The decision came as the community hospital — like others that Northwell has added specialty programs to — was struggling financially.
Northwell mulled over a lot of options, like expanding the intensive care unit for the hospital. Ultimately, with a partnership with Orlin & Cohen Orthopedic Group, a specialist medical group that’s affiliated with Northwell, the health system landed on orthopedics.
The new wing stands to be a more lucrative business than the psychiatric wing. Orthopedic surgeons, for instance, are the third-highest paid specialty in medicine, while doctors practicing psychiatry make roughly half that.
And concentrating Northwell’s psychiatry practice to one hospital is one way Bielamowicz said health systems can make the most of the acquisitions they’ve made over the years. The health system acquired what’s now known as Valley Stream in 2002.
Where the old psychiatric wing once stood are now patient recovery rooms featuring larger-than usual doors to accommodate walkers. Each room is fitted with a bathroom that also has a larger door. The hallways are carpeted to allow for traction.
"It’s not enough for a patient to come to a hospital and get medically cared for," said Dr. Joseph Marino, the chief medical officer at Valley Stream. "Every other aspect of their hospital stay needs to be enhanced."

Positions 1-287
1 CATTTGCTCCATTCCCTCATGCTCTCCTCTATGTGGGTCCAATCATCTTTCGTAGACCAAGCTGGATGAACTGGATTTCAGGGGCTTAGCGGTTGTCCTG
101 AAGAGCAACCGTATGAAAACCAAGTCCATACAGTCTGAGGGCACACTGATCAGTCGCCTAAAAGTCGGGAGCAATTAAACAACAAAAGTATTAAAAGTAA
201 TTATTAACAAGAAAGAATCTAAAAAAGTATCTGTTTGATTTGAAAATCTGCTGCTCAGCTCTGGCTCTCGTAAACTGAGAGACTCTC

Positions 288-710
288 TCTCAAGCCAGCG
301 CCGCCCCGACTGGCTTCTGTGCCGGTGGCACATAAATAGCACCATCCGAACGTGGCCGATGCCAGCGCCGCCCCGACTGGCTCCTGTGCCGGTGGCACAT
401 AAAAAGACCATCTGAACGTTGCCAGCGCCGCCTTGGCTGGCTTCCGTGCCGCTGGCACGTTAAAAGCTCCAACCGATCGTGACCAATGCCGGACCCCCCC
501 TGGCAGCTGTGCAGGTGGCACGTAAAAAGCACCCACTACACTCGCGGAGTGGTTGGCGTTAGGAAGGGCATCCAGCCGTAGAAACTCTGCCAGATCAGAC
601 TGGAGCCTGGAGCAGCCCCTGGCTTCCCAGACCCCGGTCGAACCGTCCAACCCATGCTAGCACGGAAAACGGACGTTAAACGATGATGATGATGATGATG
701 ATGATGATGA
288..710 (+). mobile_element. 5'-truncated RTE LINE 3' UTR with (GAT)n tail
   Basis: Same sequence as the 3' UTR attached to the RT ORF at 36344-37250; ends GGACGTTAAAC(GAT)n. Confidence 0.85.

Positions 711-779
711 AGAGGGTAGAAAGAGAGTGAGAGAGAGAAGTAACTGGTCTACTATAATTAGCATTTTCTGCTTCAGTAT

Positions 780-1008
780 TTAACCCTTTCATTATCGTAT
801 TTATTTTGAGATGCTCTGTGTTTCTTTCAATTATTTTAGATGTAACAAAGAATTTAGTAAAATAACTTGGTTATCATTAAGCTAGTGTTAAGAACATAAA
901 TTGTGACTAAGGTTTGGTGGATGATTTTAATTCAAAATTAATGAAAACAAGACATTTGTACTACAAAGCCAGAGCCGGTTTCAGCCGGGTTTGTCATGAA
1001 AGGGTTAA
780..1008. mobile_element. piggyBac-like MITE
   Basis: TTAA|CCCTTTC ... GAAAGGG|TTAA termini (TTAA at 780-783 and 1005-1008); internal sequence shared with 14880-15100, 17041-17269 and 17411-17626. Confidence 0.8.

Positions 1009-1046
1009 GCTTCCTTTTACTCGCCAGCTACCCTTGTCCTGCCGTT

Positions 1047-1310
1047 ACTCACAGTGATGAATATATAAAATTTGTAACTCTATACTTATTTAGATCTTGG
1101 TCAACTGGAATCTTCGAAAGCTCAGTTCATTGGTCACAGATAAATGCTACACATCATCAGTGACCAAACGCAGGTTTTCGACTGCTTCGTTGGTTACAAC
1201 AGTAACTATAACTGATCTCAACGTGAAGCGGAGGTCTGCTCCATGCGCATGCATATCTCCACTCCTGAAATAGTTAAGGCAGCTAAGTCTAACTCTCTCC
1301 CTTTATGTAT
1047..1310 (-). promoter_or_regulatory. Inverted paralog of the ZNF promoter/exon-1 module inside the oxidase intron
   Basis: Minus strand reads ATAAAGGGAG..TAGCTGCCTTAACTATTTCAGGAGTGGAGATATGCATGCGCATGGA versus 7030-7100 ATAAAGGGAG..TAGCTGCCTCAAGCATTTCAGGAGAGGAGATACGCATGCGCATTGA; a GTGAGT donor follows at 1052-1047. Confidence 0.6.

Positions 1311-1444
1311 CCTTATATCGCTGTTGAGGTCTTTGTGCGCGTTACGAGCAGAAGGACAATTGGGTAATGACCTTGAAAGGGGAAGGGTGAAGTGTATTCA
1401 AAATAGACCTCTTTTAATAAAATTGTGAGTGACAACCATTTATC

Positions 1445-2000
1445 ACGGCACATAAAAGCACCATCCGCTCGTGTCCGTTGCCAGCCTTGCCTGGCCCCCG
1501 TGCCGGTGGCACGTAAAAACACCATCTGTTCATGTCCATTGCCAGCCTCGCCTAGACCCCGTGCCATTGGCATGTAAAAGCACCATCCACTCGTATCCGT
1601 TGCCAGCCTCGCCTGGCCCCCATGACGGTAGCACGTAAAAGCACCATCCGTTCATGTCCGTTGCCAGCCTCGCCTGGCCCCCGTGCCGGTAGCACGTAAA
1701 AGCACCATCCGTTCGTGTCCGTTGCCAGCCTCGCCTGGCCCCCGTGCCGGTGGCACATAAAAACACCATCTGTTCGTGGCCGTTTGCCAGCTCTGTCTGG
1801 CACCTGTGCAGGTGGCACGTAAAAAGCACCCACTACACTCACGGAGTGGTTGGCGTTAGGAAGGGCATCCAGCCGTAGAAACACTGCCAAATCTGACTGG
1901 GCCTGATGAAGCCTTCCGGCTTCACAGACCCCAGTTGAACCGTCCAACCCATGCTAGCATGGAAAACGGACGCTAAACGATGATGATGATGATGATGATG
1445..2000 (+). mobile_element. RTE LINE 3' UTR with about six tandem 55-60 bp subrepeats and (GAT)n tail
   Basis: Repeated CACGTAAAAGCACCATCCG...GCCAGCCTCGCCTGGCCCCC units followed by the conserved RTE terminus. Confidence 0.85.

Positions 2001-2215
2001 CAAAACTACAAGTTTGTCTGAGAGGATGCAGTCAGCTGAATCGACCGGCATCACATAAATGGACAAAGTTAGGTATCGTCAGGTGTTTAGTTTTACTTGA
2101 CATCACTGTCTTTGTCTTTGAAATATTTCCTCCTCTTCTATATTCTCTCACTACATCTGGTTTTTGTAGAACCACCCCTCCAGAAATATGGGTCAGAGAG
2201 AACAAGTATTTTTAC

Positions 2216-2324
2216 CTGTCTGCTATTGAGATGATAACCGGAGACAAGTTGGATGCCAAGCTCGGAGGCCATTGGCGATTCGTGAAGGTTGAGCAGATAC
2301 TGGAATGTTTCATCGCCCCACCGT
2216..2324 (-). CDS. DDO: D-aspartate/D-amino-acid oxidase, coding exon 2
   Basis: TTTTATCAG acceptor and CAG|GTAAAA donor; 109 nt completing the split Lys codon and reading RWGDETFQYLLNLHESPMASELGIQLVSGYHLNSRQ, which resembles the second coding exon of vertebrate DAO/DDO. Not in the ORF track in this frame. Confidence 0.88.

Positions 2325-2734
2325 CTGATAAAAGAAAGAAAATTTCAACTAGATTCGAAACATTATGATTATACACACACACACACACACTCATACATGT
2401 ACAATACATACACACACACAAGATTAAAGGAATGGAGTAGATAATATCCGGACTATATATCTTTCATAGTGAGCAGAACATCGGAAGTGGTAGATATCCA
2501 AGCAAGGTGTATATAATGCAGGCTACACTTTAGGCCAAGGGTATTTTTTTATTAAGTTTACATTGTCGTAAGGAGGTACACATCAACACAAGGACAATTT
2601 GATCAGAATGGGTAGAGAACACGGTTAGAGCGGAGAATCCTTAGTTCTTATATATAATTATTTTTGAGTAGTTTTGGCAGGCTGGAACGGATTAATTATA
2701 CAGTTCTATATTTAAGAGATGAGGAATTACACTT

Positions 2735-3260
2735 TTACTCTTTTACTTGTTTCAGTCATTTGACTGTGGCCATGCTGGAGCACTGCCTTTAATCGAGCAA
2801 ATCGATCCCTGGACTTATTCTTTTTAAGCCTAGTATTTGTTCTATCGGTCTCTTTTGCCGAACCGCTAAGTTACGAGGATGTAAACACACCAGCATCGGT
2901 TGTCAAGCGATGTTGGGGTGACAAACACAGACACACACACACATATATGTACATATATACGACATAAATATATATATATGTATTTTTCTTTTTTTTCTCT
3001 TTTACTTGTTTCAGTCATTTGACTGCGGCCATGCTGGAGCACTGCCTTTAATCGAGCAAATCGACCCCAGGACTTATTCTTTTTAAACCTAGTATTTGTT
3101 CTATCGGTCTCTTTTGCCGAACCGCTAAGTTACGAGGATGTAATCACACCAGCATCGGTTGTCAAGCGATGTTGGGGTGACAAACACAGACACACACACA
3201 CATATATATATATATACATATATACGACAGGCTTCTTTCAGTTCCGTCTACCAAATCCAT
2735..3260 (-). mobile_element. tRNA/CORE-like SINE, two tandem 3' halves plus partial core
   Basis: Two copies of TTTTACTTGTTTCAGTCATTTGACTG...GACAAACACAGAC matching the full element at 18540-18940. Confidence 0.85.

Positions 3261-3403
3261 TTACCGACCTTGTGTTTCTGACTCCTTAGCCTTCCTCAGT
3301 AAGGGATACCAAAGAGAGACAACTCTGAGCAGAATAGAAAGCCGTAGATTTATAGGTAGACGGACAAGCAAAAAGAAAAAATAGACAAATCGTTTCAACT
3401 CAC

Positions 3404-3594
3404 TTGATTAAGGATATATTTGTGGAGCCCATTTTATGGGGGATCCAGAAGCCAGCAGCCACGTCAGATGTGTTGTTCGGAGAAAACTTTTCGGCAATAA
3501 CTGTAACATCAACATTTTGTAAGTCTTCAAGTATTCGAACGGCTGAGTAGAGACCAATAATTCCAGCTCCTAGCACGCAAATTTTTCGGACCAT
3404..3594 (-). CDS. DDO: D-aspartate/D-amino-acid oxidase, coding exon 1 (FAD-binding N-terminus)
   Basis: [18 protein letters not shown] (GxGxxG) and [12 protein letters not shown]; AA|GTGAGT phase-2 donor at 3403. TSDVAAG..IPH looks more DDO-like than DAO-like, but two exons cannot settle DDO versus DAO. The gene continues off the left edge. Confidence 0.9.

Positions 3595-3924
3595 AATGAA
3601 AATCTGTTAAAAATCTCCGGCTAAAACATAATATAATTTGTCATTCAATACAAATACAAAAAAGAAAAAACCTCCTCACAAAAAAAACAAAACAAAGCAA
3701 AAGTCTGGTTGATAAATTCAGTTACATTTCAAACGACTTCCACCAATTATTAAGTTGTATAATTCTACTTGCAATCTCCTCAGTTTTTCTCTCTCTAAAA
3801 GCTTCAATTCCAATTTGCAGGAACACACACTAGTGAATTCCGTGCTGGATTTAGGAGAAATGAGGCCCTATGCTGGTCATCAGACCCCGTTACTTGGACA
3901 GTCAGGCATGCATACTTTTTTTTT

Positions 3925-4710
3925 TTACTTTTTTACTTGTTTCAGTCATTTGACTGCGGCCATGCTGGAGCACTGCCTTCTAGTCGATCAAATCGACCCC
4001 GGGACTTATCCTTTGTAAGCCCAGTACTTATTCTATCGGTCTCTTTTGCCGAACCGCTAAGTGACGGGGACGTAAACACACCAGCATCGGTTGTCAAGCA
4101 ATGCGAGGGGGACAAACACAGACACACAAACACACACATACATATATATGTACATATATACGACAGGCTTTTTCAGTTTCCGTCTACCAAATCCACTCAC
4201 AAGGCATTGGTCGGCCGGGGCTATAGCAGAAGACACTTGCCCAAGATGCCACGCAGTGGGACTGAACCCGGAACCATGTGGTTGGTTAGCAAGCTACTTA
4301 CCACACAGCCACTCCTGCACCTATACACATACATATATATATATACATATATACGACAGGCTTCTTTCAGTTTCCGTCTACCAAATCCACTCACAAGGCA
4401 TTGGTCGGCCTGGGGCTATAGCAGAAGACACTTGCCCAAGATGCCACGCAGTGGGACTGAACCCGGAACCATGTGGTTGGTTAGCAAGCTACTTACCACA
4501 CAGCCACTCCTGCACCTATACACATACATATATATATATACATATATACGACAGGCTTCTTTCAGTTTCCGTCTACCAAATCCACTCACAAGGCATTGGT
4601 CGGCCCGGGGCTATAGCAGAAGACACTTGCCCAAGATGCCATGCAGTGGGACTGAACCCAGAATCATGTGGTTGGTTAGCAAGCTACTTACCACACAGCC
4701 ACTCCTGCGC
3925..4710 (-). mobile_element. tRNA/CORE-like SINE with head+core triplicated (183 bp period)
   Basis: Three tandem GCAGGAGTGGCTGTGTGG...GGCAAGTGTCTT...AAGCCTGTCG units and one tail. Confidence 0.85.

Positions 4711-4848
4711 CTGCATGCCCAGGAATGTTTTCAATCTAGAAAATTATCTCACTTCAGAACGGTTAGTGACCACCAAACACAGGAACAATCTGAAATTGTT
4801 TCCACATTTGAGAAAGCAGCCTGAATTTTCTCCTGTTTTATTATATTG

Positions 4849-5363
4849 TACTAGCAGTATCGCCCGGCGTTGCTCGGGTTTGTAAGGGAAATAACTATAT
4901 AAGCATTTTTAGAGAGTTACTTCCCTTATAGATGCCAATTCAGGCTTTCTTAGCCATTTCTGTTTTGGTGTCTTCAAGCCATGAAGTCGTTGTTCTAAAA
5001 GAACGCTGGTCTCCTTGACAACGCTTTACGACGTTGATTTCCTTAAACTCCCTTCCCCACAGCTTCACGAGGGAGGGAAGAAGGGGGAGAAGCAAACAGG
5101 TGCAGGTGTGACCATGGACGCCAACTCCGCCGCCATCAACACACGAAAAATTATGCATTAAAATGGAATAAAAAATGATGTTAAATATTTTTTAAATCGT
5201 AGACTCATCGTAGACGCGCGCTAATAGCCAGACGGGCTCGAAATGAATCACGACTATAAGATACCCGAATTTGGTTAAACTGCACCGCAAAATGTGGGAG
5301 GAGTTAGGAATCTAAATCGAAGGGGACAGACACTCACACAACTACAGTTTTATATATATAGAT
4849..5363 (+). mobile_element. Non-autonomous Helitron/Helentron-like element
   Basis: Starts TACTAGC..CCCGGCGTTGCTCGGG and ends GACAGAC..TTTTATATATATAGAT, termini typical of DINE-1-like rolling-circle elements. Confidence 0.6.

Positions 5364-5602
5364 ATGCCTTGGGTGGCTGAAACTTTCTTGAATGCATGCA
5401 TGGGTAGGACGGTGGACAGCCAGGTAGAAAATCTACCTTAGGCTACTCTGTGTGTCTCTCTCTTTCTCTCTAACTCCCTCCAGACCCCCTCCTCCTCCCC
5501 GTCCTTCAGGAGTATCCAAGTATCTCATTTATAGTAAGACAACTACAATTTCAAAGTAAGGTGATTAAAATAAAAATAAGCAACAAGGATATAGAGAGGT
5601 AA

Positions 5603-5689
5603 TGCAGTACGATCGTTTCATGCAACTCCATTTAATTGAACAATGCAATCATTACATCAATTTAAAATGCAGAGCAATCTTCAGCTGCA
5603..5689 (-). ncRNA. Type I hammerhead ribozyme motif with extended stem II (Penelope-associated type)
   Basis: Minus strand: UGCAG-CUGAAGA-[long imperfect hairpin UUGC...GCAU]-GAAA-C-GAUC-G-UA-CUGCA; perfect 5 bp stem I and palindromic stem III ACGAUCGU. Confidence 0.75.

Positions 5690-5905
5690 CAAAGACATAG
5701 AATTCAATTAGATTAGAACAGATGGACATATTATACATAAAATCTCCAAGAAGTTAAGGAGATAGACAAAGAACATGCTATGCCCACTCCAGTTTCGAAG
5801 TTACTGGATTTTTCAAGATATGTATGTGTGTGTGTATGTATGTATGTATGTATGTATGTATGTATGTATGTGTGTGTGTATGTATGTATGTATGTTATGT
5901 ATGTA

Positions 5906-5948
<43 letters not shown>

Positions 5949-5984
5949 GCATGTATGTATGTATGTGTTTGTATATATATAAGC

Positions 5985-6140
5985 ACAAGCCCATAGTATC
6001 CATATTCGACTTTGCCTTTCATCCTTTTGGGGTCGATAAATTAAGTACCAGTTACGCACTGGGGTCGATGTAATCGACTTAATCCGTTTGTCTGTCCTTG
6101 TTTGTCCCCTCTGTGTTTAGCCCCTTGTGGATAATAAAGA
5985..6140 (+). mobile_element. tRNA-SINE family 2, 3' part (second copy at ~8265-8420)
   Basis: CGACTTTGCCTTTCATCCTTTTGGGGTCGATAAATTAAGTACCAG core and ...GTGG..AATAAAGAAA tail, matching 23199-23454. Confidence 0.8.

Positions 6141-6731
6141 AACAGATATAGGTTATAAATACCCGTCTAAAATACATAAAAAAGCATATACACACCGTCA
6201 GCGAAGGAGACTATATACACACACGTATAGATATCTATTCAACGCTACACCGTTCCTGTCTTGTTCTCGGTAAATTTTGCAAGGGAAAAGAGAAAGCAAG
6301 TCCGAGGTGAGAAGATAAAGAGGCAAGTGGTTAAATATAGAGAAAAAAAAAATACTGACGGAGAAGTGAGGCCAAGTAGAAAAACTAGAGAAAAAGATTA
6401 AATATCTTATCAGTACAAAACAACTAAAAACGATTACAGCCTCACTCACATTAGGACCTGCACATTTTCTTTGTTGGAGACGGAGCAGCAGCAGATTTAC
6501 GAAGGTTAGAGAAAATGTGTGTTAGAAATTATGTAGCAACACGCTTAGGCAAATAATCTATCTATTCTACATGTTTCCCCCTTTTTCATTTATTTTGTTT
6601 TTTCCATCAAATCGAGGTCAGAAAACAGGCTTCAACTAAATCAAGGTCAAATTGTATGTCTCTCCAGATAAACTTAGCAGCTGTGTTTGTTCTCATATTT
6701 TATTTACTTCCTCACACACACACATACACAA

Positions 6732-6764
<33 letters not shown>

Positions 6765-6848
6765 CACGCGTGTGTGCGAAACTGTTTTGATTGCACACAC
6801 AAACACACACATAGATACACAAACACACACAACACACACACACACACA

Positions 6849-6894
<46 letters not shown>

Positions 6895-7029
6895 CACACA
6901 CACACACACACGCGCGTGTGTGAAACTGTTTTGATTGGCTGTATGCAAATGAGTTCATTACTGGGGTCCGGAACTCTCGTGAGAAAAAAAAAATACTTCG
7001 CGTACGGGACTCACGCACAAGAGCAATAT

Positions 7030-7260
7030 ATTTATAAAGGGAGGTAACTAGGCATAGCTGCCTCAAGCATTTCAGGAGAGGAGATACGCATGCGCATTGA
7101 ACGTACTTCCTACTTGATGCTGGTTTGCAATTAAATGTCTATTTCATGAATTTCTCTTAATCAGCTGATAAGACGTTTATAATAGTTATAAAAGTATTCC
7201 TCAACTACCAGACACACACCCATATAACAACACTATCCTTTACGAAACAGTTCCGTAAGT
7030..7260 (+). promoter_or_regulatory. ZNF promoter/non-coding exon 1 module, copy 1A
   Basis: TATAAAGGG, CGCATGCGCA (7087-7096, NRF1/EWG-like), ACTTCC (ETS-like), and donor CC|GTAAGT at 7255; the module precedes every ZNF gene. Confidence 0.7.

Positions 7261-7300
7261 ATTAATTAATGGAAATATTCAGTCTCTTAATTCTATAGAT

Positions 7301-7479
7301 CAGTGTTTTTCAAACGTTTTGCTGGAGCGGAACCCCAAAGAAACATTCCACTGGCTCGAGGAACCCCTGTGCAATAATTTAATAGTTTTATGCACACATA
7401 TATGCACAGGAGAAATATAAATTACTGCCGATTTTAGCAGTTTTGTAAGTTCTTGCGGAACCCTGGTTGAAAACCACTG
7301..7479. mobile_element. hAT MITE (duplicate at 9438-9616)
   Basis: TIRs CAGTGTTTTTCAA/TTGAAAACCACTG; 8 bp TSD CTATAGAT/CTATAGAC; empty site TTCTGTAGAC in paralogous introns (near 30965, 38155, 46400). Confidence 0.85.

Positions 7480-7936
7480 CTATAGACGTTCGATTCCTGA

Lydia Ramsey/Business Insider
There were a few reasons behind putting an orthopedic specialty center in a community hospital. For one, it’d help bolster the reputation of the hospital that even with a name change still didn’t have a good reputation.
"When I got here it didn’t have a good reputation," Jason Tan, director of hospital operations at Northwell Health’s Long Island Jewish Valley Stream. "We slowly tried to build confidence within the community, the FDNY, local ambulances."
On the other side of the hospital, Valley Stream has been renovating its emergency room, growing it from 25,000 visits in a year when the hospital was built to 40,000 today. It’s expanding to take care of 55,000 patients a year.
Lydia Ramsey/Business Insider
Hospitals are facing more competition for patients
The shift in what’s happening within and beyond the four walls of the hospital is happening at a time when hospitals are getting more competitive to win patients, competing not only with other hospitals but also newer entrants like retail pharmacies, urgent care centers, health insurers, and even technology upstarts.
Northwell will soon get less than half of its revenue from hospitals.. As that happens, Dowling’s going to need to make even more changes to the way he operates the health system.
"Hospitals are changing, they have changed, they’ll change more," Dowling said.